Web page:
In 1858, when little Nathan Wood was less than a year old, he was thrown from a wagon on his parents' farm and killed.

The grieving parents, Daniel and Emma Wood, laid his body to rest under the shade of an apple tree on the northeast corner of their property. Two other little graves were already there: the daughter and son of one of Daniel's daughters by his first wife.At the time of Nathan's burial, Daniel marked off a plot of ground three rods square and, according to family records, "as the family sorrowfully stood around the three small graves, Daniel raised his hands and dedicated the plot marked off as the resting place for all of his family who wished to be placed therein and said the plot of ground should be kept as a sacred resting place for himself and family and asked God to protect it and recognize his prayer in heaven."

Apparently it was recognized. Although the apple tree is long gone, that little plot of ground - now containing the grave of Daniel Wood himself as well as 31 other family members and associates - is still there, a quiet little monument to pioneer faith and devotion on an otherwise bustling street in west Bountiful.

Daniel Wood's history was closely linked to that of the early LDS Church. Born in New York in 1800, he moved to Canada, where he was baptized into the church by Brigham Young in 1833. Joining the saints in Ohio, he traveled and suffered with them there and in Missouri and Illinois.

At age 48, Daniel captained 50 wagons in the 2nd Company that left Winter Quarters in the spring of 1848. He later settled in what is now Davis County, building an adobe house that was the only religious meeting place in the area for a number of years. Later he built the first public hall, complete with belfry and bell that rang for all public affairs.

When the railroad came, it crossed through a section of Daniel's homestead, and the whole area was named Woods Cross by Brigham Young.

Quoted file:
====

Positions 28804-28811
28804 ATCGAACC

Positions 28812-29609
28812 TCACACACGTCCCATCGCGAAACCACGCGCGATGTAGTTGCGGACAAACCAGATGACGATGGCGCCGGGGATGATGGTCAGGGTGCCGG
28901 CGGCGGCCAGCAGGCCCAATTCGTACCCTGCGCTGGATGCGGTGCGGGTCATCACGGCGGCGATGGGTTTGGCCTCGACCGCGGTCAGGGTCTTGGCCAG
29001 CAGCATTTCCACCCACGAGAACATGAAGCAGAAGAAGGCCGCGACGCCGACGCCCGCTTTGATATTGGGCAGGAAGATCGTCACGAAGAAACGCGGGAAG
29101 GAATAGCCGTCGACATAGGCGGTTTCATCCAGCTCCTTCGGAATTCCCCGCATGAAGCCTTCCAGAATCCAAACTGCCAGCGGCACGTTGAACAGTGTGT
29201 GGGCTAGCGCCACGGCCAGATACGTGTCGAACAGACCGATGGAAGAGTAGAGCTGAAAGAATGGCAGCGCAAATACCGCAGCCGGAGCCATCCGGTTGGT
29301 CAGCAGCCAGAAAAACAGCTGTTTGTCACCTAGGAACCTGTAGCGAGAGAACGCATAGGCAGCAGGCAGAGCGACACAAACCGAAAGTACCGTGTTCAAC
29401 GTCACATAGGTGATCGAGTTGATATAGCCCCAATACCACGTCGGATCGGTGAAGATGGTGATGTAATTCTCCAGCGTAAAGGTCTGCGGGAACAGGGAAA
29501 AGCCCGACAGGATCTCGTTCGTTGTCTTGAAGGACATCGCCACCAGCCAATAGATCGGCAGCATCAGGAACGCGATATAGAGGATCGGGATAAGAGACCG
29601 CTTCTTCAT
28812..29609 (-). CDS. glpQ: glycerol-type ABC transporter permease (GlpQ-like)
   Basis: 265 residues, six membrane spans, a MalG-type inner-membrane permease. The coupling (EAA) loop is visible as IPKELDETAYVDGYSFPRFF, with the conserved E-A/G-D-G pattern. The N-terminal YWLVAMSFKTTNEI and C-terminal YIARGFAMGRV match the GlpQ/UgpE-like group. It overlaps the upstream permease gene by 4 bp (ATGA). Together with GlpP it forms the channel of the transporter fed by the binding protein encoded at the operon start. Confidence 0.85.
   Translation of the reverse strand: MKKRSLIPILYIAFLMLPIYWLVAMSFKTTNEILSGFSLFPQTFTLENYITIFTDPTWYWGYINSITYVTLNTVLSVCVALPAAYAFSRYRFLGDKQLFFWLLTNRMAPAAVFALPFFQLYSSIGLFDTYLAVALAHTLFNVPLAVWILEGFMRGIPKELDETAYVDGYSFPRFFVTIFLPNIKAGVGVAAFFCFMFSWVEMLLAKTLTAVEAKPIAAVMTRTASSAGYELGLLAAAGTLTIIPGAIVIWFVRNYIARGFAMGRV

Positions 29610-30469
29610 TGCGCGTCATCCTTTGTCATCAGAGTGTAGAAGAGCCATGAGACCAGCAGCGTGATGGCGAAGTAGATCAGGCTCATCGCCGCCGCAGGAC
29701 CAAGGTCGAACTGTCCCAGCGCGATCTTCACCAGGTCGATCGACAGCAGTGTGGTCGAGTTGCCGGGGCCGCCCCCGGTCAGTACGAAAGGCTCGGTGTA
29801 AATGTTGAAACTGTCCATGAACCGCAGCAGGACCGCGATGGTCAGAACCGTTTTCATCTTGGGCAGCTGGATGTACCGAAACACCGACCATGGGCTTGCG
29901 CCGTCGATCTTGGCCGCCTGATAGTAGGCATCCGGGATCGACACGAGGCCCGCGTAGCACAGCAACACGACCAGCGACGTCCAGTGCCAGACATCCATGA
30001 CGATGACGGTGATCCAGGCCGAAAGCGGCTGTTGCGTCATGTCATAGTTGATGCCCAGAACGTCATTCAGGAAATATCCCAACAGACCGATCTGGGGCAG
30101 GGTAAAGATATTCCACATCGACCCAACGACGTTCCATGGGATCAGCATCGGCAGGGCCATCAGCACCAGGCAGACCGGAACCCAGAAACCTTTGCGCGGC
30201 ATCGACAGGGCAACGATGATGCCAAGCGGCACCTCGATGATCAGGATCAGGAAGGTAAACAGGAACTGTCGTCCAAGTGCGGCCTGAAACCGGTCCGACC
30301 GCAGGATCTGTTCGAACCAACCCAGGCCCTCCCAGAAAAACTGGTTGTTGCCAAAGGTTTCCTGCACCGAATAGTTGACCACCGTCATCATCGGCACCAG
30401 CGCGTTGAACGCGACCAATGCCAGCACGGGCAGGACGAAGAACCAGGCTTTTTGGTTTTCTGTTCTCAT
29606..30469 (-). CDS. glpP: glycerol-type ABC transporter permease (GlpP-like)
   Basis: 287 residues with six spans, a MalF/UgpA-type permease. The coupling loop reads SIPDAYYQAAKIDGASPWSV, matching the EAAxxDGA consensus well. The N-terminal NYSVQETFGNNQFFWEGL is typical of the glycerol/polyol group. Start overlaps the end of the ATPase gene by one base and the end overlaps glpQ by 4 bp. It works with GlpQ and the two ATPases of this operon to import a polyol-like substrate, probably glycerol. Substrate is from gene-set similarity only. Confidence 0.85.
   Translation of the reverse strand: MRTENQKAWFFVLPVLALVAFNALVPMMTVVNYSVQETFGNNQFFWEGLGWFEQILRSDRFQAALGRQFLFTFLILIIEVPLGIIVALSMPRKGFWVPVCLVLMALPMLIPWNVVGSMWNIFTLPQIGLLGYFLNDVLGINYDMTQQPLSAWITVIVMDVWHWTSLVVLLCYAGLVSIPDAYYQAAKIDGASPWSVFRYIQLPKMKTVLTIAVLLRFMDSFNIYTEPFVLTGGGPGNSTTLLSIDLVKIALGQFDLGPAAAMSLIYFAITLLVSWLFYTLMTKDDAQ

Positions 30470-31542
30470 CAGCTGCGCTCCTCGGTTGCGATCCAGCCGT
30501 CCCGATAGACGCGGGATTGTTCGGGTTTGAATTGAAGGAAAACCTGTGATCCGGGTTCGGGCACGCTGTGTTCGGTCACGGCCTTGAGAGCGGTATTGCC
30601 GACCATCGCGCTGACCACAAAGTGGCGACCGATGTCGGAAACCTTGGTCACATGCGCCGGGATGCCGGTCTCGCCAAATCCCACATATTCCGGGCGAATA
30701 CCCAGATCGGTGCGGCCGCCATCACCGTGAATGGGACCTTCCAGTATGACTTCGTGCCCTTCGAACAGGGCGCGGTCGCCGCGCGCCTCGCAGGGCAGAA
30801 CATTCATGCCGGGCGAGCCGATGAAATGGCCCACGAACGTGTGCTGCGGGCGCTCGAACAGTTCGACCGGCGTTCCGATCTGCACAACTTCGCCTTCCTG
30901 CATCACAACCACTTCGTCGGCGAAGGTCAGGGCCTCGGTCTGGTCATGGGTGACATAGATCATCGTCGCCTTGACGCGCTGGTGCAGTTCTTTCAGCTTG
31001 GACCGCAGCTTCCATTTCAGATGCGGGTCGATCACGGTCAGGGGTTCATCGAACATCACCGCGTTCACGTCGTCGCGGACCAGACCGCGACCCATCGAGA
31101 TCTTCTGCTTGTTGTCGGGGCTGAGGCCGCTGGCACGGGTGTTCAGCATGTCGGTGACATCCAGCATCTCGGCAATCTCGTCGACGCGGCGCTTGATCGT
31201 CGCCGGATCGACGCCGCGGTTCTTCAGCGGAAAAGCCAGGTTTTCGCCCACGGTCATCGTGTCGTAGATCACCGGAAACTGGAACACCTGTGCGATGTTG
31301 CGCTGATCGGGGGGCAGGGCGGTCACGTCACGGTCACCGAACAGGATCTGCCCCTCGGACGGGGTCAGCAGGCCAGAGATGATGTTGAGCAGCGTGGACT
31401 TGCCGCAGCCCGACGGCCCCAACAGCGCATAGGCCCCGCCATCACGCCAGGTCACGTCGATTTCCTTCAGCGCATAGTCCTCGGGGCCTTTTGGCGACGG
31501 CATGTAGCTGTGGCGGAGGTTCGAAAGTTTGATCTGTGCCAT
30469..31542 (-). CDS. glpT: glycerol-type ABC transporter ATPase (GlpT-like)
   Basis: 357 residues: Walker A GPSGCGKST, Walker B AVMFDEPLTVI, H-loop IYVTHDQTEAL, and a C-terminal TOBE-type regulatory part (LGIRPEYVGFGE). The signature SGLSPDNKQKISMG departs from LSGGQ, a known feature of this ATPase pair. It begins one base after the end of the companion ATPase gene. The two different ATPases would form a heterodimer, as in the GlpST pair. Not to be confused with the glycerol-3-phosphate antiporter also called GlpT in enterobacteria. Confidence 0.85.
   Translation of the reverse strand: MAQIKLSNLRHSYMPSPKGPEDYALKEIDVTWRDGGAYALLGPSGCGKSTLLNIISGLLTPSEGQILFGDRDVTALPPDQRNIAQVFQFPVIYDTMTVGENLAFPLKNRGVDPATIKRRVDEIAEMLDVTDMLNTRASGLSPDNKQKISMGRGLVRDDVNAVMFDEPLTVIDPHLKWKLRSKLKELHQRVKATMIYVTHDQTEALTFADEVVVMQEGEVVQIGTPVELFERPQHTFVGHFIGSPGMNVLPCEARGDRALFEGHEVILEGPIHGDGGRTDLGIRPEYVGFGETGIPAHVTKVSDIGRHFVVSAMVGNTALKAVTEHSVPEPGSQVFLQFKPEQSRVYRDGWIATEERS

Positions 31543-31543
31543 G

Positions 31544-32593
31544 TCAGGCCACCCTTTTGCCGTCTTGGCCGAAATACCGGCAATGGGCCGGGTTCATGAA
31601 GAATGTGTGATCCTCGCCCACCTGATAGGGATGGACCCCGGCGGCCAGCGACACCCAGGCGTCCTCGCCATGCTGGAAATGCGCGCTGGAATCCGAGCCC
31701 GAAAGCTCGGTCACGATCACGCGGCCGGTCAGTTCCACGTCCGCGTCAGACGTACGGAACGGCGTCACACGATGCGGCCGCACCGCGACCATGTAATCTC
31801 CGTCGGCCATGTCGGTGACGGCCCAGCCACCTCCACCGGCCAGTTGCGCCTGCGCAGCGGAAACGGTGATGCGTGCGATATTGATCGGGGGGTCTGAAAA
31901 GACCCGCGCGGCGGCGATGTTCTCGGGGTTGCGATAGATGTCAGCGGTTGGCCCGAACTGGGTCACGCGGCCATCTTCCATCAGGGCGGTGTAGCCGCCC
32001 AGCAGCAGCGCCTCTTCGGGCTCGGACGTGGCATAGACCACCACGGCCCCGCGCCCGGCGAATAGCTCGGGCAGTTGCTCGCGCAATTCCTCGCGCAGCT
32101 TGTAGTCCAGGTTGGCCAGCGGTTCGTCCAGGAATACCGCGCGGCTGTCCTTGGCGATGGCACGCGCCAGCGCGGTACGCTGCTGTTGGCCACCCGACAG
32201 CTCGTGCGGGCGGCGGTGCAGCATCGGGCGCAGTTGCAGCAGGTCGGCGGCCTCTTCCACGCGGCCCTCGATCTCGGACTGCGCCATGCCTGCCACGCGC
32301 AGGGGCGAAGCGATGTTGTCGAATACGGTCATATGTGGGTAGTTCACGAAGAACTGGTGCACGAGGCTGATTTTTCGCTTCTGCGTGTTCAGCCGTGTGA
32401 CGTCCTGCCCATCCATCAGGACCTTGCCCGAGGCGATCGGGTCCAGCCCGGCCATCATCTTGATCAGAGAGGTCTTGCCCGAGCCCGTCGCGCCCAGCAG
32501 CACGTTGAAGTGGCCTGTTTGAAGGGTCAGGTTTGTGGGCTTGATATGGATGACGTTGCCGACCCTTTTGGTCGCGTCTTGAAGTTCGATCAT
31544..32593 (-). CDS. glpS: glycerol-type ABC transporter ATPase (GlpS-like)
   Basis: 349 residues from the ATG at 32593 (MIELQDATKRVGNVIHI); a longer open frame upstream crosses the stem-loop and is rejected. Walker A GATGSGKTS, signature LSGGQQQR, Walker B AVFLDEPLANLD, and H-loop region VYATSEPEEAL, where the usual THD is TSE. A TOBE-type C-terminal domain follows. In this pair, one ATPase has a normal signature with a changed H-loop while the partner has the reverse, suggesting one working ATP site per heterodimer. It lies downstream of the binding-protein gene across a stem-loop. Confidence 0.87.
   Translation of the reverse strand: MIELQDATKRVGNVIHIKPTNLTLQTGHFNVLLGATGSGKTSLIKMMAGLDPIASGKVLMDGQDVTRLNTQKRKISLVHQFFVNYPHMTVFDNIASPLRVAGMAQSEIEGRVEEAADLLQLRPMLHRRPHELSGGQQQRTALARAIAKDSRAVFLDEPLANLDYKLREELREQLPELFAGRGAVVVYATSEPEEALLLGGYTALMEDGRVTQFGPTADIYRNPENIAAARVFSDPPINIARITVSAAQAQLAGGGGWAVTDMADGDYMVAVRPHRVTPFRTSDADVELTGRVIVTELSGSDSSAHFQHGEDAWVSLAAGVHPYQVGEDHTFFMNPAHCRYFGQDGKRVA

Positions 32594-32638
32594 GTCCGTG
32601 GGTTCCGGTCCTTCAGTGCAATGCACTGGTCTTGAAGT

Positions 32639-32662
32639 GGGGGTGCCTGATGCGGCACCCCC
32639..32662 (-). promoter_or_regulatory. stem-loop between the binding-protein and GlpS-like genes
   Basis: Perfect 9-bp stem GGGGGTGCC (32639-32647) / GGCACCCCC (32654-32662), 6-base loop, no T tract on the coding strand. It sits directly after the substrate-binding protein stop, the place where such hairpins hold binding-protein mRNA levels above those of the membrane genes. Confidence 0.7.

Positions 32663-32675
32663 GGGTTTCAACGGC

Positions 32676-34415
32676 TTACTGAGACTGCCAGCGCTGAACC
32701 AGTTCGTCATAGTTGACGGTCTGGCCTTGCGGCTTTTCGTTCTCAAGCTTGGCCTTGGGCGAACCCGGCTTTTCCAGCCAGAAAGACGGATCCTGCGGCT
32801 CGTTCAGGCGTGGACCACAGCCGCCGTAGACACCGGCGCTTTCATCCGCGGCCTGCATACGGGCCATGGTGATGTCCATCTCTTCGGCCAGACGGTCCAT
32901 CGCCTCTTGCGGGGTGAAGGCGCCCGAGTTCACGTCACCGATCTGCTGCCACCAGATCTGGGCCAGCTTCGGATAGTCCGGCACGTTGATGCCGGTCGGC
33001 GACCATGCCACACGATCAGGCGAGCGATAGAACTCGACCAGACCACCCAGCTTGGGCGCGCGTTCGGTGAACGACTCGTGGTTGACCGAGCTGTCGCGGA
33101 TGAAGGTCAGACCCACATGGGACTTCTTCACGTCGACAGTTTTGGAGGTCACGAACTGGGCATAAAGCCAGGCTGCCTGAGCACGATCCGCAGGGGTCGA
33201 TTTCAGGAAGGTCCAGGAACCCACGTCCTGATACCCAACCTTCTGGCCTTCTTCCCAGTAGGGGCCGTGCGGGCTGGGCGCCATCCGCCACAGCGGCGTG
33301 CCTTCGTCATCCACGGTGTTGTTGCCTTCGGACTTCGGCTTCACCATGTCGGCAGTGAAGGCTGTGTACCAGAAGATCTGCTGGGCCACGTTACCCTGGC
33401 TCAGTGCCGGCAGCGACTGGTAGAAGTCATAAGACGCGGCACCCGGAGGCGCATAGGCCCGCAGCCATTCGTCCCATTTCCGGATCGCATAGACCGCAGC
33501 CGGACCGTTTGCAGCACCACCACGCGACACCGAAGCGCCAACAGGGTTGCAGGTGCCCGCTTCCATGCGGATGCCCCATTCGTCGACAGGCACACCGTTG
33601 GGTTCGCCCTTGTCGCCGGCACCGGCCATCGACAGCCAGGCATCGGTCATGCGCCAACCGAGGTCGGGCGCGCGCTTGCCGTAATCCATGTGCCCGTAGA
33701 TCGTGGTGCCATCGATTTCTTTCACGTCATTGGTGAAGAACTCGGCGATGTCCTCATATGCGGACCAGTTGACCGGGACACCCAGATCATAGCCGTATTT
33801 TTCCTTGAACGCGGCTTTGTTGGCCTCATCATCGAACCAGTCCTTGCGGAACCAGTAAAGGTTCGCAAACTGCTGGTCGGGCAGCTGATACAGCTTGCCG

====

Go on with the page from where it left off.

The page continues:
Daniel's body was laid to rest in the little cemetery plot in 1892, and in 1893 an iron fence was designed and built around the burial ground by Joseph Cotton Wood, the son of Daniel and Peninah Shropshire Cotton Wood.

That fence is still there, as are a number of faded headstones. "Most of them are old sandstone, and they've weathered quite badly," said Streeper Wood, a great-grandson of Daniel who took care of the cemetery for 12 years before recently passing the task on to another descendant. The plot has been owned and cared for all these years by family members, but "it's considered a historical site now," said Streeper, so no more burials take place there. The last to be laid to rest was Margaret Morris Wood, the last surviving wife of Daniel, who died in 1916.

In all, Daniel, six wives, seven children, one stepson, 10 grandchildren, one great-grandson, two daughters-in-law, three Indian children and a hired hand are known to be buried in the plot, although there might be more, said Streeper. "We really don't have an accurate list of burials."

In 1962 a monument to Daniel Wood as the "pioneer founder of Woods Cross" was added, dedicated by another of Daniel's great-grandsons, Henry D. Moyle, who was then a counselor in the First Presidency.

Daniel might be surprised to see how the city has grown up around his little cemetery. Even Streeper has seen a lot of changes during his 78 years. "I can remember when Fifth South was a dirt road lined with poplar trees," he said.

Located on 500 West, just north of 500 South, the Daniel Wood Cemetery is now sandwiched between a David Early tire store and a little shopping center that is home to Kwiky Copy, Bountiful Cleaners and L.A.C.E. by Louise.

But the plot has survived and in many ways is typical of the small, private cemeteries that dot the state, said Tanya Tully, who is compiling a list of all the cemeteries - big and small - for the Utah State Historical Society.

This one, perhaps, has received more loving attention over the years than some. But they all help preserve and record a chapter in our history when family cemeteries were a part of life, a reminder of a time when pioneer parents sought and found solace in the shade of an old apple tree.